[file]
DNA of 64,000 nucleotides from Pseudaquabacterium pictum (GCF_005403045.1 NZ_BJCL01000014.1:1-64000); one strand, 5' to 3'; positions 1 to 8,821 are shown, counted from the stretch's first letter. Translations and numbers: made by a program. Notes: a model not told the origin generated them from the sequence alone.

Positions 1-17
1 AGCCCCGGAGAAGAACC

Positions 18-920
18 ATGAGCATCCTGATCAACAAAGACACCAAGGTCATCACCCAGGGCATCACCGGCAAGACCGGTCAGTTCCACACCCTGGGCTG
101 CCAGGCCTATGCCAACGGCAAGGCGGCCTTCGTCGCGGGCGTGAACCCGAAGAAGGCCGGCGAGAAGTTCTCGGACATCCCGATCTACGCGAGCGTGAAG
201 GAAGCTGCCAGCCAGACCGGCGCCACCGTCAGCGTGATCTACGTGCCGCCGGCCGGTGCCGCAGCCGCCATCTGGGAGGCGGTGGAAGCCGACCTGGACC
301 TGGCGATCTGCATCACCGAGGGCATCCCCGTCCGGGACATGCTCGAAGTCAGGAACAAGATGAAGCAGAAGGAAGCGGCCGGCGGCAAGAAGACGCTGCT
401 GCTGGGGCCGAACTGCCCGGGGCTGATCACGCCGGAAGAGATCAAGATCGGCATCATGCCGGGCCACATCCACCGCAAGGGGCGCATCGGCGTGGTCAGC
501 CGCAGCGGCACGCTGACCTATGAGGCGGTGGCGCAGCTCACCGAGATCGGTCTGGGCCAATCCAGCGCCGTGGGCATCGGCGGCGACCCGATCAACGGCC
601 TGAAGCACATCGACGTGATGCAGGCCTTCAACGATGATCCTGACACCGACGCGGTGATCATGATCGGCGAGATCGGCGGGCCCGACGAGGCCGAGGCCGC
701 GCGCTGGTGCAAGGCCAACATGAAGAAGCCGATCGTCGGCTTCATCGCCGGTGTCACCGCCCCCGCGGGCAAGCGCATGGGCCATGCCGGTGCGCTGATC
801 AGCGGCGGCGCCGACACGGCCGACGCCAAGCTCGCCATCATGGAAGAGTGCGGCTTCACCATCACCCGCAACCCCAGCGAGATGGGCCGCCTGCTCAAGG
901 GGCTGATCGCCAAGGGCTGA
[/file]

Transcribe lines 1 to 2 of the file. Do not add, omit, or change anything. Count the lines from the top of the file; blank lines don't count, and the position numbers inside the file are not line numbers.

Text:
DNA of 64,000 nucleotides from Pseudaquabacterium pictum (GCF_005403045.1 NZ_BJCL01000014.1:1-64000); one strand, 5' to 3'; positions 1 to 8,821 are shown, counted from the stretch's first letter. Translations and numbers: made by a program. Notes: a model not told the origin generated them from the sequence alone.

Positions 1-17